Matt Robinson isn’t the first Terrapins football safety to switch from the secondary to linebacker. At the beginning of coach Randy Edsall’s tenure in College Park more than two years ago, All-ACC safety Kenneth Tate did the same.
But while the beginnings of the moves are similar, Robinson is hoping for a far different ending. And after two games at outside linebacker this year, it seems as if that’s what he’s headed for.
Tate’s two years at linebacker in 2011 and 2012 were marred by injuries, and he never quite completed the transition from his spot at safety. For Robinson, the move has been smooth. So far, at least.
“I just think [Tate] had some unfortunate events with his injuries, and I’ve had some as well,” Robinson said yesterday. “But stuff happens, and you just have to sort of run with it, so I’ve just looked at it as a new opportunity, a fresh start and just trying to get better.”
After shoulder and groin injuries derailed Robinson’s past two seasons at safety, he’s finally healthy and — despite wearing a bulky black shoulder brace — comfortable in the Terps’ defense. Two games in, Robinson is tied for second on the team in tackles with 12, and he’s third in tackles for loss with two.
“Matt’s a very versatile player,” Edsall said. “I think sometimes — we were talking about this the other day in the staff room, in the defensive staff room — you don’t really realize how big a young man he is. He’s got the height, and then he’s got the rawness and the wits to him.
“I still think he hasn’t reached his ceiling yet,” Edsall added. “He’s just going to continue to grow and develop with the more reps that he gets.”
Robinson brings an athletic dimension and new perspective to an experienced but still youthful linebacker corps. The redshirt junior has bulked up to the size of a linebacker, but he’s retained his quickness from the secondary, and he still thinks like a safety sometimes.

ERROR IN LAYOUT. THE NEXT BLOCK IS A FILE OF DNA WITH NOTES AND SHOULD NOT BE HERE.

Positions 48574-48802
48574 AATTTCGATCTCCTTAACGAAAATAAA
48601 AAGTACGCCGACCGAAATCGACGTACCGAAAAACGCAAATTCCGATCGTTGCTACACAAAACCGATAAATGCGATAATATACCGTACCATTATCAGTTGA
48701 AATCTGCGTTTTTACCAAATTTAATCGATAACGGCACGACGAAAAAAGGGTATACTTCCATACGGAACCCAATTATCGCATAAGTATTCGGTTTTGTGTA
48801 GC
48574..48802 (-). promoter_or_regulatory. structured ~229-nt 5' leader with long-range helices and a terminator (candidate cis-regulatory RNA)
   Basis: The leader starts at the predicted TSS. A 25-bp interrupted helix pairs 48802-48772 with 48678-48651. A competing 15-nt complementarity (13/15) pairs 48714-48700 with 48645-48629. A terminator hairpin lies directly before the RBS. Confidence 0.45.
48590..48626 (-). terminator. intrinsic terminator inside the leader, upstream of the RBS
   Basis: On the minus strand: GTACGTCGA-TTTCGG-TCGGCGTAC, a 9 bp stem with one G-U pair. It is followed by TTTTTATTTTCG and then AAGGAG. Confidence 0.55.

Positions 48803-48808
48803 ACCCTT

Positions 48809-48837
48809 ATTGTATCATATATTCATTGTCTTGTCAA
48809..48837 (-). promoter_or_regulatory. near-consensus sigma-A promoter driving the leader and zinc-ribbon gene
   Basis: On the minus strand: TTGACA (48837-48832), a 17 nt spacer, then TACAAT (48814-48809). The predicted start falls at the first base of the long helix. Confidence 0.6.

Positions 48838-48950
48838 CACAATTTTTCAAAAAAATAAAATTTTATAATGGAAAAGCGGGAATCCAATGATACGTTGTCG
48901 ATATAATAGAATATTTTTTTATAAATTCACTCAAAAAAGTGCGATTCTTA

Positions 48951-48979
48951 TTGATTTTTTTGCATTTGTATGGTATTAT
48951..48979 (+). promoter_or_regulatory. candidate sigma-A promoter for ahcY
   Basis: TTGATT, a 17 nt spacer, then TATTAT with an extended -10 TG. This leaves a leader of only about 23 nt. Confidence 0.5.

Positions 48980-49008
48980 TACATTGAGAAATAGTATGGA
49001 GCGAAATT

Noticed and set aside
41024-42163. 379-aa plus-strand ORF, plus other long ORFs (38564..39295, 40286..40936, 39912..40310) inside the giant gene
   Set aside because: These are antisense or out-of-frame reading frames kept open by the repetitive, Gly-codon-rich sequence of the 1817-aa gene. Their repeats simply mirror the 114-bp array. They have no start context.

He’s able to give advice to other linebackers on what routes opponents are running in case his peers had never seen anything similar before. In addition, he’s studied film with fellow outside linebacker Alex Twine to try to pick up on different tendencies from opposing offenses that might help bridge the gap between their position and the secondary.
“It’s good, especially just communicationwise,” cornerback Dexter McDougle said. “Matt was a DB, so we can communicate with him. He knows what we’re doing, but he also knows what all the linebackers and everybody are doing, so it makes communication a lot better. We play a lot faster, so it’s really good to have him in there, having experience with the DBs.”
Robinson has earned high praise from Edsall because of his flexibility within the defense. When the Terps played nearly exclusively in their dime package — two linemen, three linebackers, six defensive backs — against Old Dominion, Robinson shifted over to the middle of the defense and occasionally spied Monarchs quarterback Taylor Heinicke. The result was eight tackles and two tackles for loss.
“I think because I have a lot of speed, I can come off the edge and run people down,” Robinson said. “I think that’s something that definitely works to my advantage. I think I’m kind of versatile, so you don’t really have to take me off the field to cover certain people.”
Robinson displayed a tackling prowess ever since his time at safety. In the Terps’ first three games of 2011, before he missed the rest of the year with a torn labrum, Robinson totaled 36 tackles. In five games last season, he averaged more than five per game.
But for most of this year, Robinson will line up on the strong side of the defense with pass rushers, such as outside linebackers Marcus Whitfield and Yannik Cudjoe-Virgil, on the other side.
“There’s no doubt in my mind that that’s the best position for him, and I think he’s got the chance to be an outstanding football player at that position,” Edsall said. “You’re dealing with a young man who’s athletic, who’s long, who’s smart and who is physical.”
The transition to linebacker was new for Robinson, but it was the best way for him to stay on the field and contribute. And after two years battling ailment after ailment, that’s where he wants to be.
“I just didn’t really have any complaints,” Robinson said. “People always are like, ‘Ah, you don’t like it?’ This, that and the third, but I’ve just always taken it with a grain of salt and kept moving forward with it and just trying to get better to help the team.”